If a young Chinese player tried to break through internationally for 2 years, without getting the right results, he will come to the conclusion that he does not have the talent, and give up. A young North American in the same situation will instead think that it is because he is not working hard enough. The North American was brought up in a culture which has always taught him that he can do anything if he sets his mind to it. Not so in China. My generation (on the ATP tour, Jiang Shan topped off at #987 in the world back in 2001) was brought up with a “weak country” mindset. Everything was “beat the US,” or “beat England,” but when they showed up, we might as well have called them uncle. We just didn’t think we were good enough to compete. Nowadays, it’s better. China’s GDP has gone up and there’s more belief in us being on the same level as other global powers. I have a feeling that Chinese kids born after 1995 will not have the same negative mentality as we did growing up. After that, success will just be a matter of time.

Author: What about table tennis or badminton? Is there more success for Chinese players in those sports because the mindset is different?

JS: No. The reason why China does so well in those sports is simply because North Americans and Europeans generally don’t care for them. Outside of China, sports are market-driven. If there is no interest, there is no money. If there’s no money, then there will be less high-level players; the best athletes will go to other sports. If Americans or Europeans decided that they want to be a global power in table tennis, they could do it within a few years. Look at Old Wa (Jan-Ove Waldner He’s been playing at the highest level for 30 years, and beaten all the best Chinese players. But it’s just him. Everyone else in Sweden is playing hockey.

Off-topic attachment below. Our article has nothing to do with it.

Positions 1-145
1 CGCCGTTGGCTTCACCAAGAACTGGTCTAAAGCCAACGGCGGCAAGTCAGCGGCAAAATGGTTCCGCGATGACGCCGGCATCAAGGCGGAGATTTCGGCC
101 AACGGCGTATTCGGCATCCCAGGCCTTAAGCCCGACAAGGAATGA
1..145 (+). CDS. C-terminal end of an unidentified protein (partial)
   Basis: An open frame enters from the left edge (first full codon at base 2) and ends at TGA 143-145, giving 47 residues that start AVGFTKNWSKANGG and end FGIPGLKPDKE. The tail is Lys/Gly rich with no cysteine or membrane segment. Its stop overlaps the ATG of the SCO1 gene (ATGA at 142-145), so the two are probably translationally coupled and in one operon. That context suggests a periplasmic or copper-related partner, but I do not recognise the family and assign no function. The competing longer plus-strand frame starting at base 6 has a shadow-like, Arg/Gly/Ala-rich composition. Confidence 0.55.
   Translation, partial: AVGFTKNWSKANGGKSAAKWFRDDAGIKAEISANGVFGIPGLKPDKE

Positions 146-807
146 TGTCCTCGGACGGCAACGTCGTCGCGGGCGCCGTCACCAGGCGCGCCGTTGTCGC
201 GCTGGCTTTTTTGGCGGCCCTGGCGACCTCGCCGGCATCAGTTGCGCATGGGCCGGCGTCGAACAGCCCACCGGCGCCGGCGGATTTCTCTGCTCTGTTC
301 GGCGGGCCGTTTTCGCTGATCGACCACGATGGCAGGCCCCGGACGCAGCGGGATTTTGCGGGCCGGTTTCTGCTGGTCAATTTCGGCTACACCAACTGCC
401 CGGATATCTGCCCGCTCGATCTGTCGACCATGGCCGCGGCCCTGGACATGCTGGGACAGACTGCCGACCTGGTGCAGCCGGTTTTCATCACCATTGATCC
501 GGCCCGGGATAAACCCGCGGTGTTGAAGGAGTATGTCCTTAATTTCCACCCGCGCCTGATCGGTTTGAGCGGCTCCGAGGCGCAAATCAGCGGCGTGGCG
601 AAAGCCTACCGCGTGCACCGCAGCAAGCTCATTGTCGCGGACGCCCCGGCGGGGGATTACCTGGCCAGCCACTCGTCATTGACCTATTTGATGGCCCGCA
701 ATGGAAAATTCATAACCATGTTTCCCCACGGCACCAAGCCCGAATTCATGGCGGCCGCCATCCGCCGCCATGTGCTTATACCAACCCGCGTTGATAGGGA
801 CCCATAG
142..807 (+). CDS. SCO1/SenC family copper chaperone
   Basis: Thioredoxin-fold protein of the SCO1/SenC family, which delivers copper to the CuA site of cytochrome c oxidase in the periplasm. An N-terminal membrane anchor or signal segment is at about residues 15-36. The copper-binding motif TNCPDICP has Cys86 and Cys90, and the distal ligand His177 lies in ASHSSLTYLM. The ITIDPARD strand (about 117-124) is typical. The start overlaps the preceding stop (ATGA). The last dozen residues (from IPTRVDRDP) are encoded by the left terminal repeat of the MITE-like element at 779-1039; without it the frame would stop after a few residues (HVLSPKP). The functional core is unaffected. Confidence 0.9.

Author: Do you think Li Na winning a Grand Slam title would’ve been possible without the “Fly Alone” strategy (Note: in 2008, Li Na partially broke away from the traditional centralized Chinese tennis program in order to set her own tournament schedule as well as manage her commercial interests and training routines)

JS: You need to take risks and get away from a culture which promotes mediocrity and “just getting by.” The French Open victory would never have happened has we stayed with the Chinese federation. Tennis is an individual sport and you have to do things differently if you want to have an uncommon level of success.

I've been tempted to talk about Chinese tennis but due to lack of familiarity I haven't. Jiang's comments are honest and open, the way he appears to be. I wonder why he wasn't asked if height affects the Chinese men? Nishikori Kei isn't a big guy and he's doing okay but he trained in the States. David Ferrer isn't a giant but it took him years to get where he is today. Until or unless more is known about the Chinese tennis scene Jiang's comments stand as the best analysis to date.